JONES: Look, Jason's identified half the reason why he's kicked in this debate and why the New South Wales treasurer has kicked off this debate. It's absolutely true that the state governments have got problems with their budgets in part that's about the government, the federal government not keeping pace on its side of funding agreements, whether they be health or in the education sphere, but Jason also knows the Commonwealth government has got a fiscal problem, a big fiscal challenge coming its way. In part the 95 billion dollars worth of unfunded round 3 of tax cuts, but he also knows that with an Aged Care Royal Commission looming with a final report looming in less than 12 months time. The only answer to a lot of those problems is more money into the aged care sector. They know that their budget surplus for the next or the current financial year is in part funded from a 4.6 billion dollar one-off underspend in the NDIS. So there's a crunch time coming down the track. There is a revenue problem. Jason can see it and state governments can see it. Unfortunately, I think he's probably pulling on one of the wrong levers here, but I welcome the fact that they realised that a whole bunch of the things that they campaigned on not six months ago are actually not true. And that we have some significant revenue problems that were going to need to solve in this country. It would be good if we could do a lot of those in a bipartisan way.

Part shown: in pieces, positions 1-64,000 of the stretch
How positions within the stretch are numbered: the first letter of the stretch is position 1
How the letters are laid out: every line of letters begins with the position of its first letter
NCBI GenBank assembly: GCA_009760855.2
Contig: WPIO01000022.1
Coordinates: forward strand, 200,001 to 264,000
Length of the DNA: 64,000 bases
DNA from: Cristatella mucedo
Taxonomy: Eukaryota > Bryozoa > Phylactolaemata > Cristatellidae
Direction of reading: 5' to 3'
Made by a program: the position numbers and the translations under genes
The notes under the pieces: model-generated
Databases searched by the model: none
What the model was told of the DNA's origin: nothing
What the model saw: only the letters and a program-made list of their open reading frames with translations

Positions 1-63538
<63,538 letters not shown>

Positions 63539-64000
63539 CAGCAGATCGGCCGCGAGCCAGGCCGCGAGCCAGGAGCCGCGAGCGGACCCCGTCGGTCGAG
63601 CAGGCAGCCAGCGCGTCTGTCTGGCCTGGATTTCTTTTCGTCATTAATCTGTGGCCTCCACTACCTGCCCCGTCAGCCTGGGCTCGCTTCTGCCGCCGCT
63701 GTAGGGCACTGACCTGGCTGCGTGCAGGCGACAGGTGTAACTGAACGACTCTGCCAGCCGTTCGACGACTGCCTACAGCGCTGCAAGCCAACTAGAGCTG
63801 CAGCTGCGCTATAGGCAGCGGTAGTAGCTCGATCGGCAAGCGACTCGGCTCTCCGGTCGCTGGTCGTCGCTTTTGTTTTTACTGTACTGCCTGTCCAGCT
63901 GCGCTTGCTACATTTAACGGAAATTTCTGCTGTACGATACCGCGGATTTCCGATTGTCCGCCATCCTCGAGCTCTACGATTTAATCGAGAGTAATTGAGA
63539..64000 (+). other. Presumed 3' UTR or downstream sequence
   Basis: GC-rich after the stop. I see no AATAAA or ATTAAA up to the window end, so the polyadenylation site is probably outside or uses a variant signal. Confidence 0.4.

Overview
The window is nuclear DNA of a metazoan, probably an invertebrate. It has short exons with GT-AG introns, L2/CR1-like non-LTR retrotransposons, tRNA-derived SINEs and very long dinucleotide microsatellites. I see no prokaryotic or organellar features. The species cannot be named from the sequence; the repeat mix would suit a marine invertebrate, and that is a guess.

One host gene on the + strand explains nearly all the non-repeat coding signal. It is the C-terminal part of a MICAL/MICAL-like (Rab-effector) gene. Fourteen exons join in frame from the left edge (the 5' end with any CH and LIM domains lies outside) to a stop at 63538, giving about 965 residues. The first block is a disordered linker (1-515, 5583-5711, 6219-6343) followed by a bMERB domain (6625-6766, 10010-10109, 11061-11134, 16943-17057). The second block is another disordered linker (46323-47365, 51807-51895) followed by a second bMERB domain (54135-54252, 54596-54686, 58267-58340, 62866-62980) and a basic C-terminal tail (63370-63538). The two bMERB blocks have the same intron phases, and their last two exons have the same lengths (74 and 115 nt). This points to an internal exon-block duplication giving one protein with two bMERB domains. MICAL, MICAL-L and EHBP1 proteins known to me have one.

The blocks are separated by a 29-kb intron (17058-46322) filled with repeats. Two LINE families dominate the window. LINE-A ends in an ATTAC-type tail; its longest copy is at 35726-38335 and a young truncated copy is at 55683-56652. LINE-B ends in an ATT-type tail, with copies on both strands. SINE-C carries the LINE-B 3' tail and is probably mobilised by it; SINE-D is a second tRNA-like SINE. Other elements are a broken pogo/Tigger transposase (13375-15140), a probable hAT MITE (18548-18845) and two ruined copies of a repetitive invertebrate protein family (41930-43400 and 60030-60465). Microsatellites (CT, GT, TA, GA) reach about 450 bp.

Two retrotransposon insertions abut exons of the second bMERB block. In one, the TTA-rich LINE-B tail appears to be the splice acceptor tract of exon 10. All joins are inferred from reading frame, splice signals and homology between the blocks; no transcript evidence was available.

KARVELAS: Imagine bipartisanship. Look, thank you so much to both of you for coming on the show this afternoon.